And they were hardly the first ones with long/slack geo. Wasn't Pole founded in 2013? By that time Fabien Barel had already joined and left Mondraker where he helped Rojo with forward geometry. Barel had a super-long custom Stab in 2005 when he won the World Champs. Cesar Rojo and Mondraker made production bikes like that in what, 2009 or something? IIRC Geometron had long/slack versions of Nicolai available for purchase before Pole started as well.

Seems to me like Pole were more followers than leaders. Early followers for sure, but still followers.
  • 2 0
 The Evolink sucked because its poor construction and design that would best be described as agricultural. I've seen shovels that were designed better. The bike was so flexible torsionally that I was wearing out DU bushings every couple of weeks. The shop rebuilding my shock for the third time in two months were amazed at home much uneven scoring there was that matched up perfectly with the uneven loading delivered by the frame and linkage. That's yet to mention the plate front shock mounts that bend when you breathe on them too hard. The geometry was the only good thing about the Evolink.
  • 2 0
 @bananowy: I would say Pole were early adopters, but the first they were not.
  • 15 4
 Still ugly tho
  • 1 0
 star wars card #207
  • 18 12
 You can test a frame in a jig like that as much as you want, it may prove that the frame can handle slow speed torsional stress, but it doesnt test real world riding of thousands of impact and vibrations a minute. The kind of stresses that would unbond the glue holding together the most disgusting, over engineered, frame ever produced. I had a friend try buy a bike from Pole, his order was so far over due he requested a refund. Pole told him he could have his refund but it would be less than what he paid due to the difference in the currency exchange rate!
  • 25 1
 The customer service of the company and whether they know how to make strong frames are completely unrelated. This is a standardized test for downhill bikes and if it passed the test then objectively it is a sturdy frame per the test. If bikes which pass the test fail in real life then the test should be updated to be harder to pass. If the test is a valid test of frame strength, then your speculation about the frame being fragile is unfounded.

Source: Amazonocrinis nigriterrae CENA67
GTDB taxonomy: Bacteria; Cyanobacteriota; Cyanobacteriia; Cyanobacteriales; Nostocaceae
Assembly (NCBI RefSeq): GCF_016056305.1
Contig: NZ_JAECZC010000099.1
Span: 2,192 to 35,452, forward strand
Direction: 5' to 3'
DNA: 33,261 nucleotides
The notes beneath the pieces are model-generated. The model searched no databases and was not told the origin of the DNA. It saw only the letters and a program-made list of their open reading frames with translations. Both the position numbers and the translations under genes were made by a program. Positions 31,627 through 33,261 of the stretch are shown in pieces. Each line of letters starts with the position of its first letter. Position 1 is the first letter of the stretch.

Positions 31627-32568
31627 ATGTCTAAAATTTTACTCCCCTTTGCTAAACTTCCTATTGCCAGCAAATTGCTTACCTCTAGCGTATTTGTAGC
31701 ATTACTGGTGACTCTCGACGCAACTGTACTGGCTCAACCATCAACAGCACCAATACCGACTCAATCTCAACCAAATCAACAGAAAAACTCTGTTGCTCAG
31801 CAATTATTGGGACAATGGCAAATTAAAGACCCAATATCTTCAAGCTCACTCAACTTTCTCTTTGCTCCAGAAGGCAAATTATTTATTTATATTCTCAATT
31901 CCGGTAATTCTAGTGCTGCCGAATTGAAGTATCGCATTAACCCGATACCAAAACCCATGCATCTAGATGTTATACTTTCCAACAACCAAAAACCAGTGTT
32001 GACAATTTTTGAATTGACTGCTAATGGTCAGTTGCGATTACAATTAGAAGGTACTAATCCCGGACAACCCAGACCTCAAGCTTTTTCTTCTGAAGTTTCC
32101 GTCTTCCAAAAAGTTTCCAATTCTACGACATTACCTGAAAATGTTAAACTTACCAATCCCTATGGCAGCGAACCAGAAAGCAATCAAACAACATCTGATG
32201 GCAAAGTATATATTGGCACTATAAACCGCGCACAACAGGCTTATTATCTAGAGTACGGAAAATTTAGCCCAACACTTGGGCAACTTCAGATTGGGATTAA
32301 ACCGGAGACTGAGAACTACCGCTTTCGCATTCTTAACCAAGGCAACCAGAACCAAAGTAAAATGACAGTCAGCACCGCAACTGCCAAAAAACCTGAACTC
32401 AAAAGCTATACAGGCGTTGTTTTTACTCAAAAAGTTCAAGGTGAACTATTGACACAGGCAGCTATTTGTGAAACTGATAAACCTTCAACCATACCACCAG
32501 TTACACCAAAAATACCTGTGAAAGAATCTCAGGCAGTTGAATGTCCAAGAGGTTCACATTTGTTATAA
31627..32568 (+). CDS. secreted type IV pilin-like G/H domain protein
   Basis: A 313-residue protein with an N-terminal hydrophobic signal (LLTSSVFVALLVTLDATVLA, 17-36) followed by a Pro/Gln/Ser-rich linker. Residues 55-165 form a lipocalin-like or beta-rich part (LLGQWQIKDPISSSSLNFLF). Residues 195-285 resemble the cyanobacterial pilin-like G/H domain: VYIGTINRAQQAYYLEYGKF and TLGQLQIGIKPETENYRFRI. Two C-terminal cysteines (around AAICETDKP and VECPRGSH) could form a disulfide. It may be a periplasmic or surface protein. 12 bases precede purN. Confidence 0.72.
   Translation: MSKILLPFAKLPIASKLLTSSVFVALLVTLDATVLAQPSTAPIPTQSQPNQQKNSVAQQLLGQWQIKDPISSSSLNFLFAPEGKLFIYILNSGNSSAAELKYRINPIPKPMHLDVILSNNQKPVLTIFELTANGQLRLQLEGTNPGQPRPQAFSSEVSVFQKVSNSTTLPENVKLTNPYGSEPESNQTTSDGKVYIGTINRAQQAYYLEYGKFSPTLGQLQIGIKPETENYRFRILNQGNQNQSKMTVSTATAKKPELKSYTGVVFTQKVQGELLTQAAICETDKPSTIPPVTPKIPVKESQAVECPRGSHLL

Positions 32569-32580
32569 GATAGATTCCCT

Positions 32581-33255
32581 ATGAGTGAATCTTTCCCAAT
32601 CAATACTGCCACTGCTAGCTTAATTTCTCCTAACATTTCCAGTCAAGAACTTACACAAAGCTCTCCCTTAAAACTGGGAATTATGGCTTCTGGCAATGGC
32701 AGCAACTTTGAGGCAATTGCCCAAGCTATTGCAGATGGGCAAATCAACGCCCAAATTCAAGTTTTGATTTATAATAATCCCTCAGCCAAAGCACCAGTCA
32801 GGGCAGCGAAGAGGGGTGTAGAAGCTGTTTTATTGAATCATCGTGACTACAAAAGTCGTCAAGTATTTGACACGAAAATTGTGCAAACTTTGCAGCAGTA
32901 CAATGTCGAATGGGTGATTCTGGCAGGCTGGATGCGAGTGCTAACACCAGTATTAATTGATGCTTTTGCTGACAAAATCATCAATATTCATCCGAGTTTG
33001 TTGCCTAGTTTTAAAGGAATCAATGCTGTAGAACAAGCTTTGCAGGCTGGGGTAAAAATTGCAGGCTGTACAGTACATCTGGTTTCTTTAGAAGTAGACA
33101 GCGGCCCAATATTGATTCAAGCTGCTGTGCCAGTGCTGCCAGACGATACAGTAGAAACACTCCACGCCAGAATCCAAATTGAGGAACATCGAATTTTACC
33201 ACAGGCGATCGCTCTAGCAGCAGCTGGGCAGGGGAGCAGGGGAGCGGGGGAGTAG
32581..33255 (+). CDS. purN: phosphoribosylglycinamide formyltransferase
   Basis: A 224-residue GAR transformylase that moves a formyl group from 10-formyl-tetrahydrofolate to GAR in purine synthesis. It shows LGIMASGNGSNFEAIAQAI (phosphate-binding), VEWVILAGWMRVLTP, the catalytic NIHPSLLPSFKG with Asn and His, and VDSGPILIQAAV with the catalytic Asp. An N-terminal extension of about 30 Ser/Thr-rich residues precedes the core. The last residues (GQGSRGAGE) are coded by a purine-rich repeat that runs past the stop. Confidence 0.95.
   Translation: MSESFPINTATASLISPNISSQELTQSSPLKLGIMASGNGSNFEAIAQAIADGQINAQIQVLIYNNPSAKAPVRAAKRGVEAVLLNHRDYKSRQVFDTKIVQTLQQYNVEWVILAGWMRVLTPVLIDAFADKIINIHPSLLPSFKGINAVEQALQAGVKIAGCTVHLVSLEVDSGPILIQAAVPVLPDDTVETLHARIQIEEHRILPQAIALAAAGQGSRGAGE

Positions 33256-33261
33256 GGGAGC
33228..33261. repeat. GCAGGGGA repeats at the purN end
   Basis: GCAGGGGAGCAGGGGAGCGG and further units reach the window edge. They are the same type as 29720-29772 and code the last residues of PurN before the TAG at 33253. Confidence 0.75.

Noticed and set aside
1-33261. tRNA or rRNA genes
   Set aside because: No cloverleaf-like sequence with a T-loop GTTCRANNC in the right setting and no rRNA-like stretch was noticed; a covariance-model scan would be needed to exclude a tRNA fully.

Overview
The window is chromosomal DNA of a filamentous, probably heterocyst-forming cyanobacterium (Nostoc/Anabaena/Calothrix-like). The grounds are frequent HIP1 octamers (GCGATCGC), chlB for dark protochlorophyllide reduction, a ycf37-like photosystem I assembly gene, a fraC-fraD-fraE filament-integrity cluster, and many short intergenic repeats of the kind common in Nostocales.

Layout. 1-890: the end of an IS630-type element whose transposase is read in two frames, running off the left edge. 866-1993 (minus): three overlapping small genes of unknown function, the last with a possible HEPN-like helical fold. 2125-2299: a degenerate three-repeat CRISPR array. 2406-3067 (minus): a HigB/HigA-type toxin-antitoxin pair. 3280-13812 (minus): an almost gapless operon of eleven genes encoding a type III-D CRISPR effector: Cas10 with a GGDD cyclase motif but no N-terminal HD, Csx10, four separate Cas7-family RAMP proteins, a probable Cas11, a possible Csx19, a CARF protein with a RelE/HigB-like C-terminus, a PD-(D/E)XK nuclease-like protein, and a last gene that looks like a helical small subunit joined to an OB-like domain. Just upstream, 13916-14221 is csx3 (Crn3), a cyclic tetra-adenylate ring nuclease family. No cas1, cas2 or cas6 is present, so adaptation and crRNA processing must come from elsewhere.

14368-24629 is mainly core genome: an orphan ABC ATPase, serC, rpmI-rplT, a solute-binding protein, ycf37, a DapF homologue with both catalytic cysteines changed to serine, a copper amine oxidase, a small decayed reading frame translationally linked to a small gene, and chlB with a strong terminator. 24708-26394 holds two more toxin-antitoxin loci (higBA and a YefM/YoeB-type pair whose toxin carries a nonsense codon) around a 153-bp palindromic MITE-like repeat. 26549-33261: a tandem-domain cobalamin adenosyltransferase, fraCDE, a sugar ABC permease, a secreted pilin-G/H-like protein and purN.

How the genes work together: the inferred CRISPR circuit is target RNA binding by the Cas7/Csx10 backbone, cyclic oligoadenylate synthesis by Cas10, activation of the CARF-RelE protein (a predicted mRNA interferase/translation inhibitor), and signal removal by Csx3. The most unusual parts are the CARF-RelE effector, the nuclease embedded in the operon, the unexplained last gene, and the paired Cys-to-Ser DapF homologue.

• 4 0
 @mdinger: this is correct. Either the test itself is insufficient/invalid or the bike is strong enough for its purpose.
  • 4 1
 Are you kidding? I hope your friend immediatelly replied them with request of complete money refund PLUS their lost value. Because, he actually helped them fund their business in return for ... nothing.
  • 5 1
 @fluider: No he didn't fund their business. If you pay in a different currency than your own it's a risk you take.
You can't expect a company to refund you more money than you paid them.
  • 1 2
 @Perra: He gave Pole a free loan. Go to your bank and tell them they can't expect you to pay back more than you borrowed, let's see what they say Smile

Bike brands taking full payments in advance for bikes that won't be delivered for months if not years is a scam. If a brand won't take a small refundable deposit, give them the finger. There's enough choice out there of brands that don't resort to dodgy practices. Don't pay the full price unless you know the bike is physically in stock and ready to ship to you (or in front of you in a shop). Your money should be working for you while you wait for the bike, not for someone else unless you are getting interest.
  • 3 0
 @bananowy: Read the comments I responded too again. The issue at hand was the loss caused by exchange rates changing.

Paying in advance for goods that don't exist yet is a whole different thing.